KEY DATA: ISM (Manufacturing): +0.7 point/ ADP Jobs: +237,000/ Layoffs: +3,808/ Help Wanted: -144,300
IN A NUTSHELL: “Manufacturing is starting to recover and with job gains strong, the accelerating economy looks like it is picking up even more steam.”
WHAT IT MEANS: Today we had a data dump as everyone rushed to beat the long July 4th weekend. For the most part, the numbers point to a pretty solid economy and the potential for a very good payroll number tomorrow. Let’s start with the Institute for Supply Management’ June Manufacturing report, which rose to its highest level since December 2014. Yes, it is still below what we saw in the second half of last year, but rising is better than falling. Importantly, new orders are rising solidly and that is leading to better hiring. The report did have its warts. Production moderated, backlogs eased and export demand moderated. Still, this report furthers the belief that the industrial sector’s problems are fading.
As for the labor market, there was one really strong report and two warning flags. First, the good news. ADP’s estimate of June job gains was well above expectations. Small businesses are adding workers like crazy and mid-sized firms are hiring solidly as well. However, large companies, especially those with more than 1,000 workers are not adding to payrolls very rapidly. Mergers, acquisitions and the strong dollar are likely the reasons that these companies are not doing much. Still, the ADP number has been underestimating national job growth and if that pattern persists, we could be looking at an employment increase in excess of 250,000 (I have been at 252,00). It is also likely that the unemployment rate will tick back down to 5.4%.
While job gains should be strong in June, going forward, the increases may be more moderate. Challenger, Gray and Christmas reported that layoff notices rose in June and were up by 17% during the first half of the year compared to the same period in 2014. The energy sector has been the reason for the increase but the large declines seem to be behind us. But other sectors are still cutting and it is unclear why. Also, the Conference Board’s Help Wanted OnLine measure dropped, pointing to a slowing in openings. Still, job openings are extraordinarily high, so I don’t expect any major moderation in hiring.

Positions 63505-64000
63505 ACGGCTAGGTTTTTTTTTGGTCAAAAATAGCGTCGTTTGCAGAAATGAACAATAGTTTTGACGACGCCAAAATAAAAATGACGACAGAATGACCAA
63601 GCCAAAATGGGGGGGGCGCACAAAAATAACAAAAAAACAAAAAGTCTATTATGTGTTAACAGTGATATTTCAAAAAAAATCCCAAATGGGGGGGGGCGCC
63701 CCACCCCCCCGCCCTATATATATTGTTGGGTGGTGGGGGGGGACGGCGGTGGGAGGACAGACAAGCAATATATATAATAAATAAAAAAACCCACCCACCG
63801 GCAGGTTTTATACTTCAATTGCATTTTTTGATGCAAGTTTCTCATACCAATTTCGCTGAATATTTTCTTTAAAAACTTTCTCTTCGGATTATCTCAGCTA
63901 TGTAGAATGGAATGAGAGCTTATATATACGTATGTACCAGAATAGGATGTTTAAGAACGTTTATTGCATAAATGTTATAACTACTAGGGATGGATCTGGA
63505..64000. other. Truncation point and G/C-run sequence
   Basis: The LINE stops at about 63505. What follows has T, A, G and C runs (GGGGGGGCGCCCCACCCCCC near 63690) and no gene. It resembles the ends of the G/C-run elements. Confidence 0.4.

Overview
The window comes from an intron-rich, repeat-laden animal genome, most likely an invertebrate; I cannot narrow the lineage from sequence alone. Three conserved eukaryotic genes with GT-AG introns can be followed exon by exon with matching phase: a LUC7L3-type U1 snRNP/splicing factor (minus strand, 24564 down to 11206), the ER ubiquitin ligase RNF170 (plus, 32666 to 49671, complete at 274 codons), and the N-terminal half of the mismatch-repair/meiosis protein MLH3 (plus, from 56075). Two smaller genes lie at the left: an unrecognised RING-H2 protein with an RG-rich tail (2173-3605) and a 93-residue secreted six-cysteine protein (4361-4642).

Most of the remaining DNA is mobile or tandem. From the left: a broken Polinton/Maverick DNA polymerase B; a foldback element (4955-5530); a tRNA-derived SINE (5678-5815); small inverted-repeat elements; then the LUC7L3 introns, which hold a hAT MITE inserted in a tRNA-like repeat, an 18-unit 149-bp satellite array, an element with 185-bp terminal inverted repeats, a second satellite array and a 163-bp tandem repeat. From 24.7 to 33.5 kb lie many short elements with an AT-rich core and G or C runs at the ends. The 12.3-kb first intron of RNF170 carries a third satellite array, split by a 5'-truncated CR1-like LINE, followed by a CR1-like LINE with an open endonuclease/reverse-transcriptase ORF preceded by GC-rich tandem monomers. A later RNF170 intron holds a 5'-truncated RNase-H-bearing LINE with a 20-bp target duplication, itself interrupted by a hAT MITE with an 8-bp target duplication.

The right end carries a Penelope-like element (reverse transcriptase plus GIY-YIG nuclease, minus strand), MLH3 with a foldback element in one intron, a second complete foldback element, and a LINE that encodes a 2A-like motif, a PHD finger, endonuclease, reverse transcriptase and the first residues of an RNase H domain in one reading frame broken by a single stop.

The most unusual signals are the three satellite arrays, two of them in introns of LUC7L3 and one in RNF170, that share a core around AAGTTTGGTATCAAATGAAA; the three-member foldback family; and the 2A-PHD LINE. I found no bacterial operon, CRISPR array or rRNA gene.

MARKETS AND FED POLICY IMPLICATIONS: The economy has shifted back into solid growth mode. The strong payroll gains in the small business sector point to broad based growth. Wage gains have been solid and consumers have the means to spend. Clearly, they have the confidence to buy more. Yesterday’s sharp rise in the Conference Board’s Consumer Confidence Index clearly says that. The May construction report was also strong and that, in conjunction with a recovering manufacturing sector implies that all components of the economy are now moving forward. Greece may be dominating the news but tomorrow the jobs report will hold sway. A strong June jobs number would make it clear the economy can absorb a rate hike and the Fed can move at any time it wants. Indeed, a reasonable resolution of the Greek impasse could mean the green flag will go up at the July 28-29 FOMC meeting.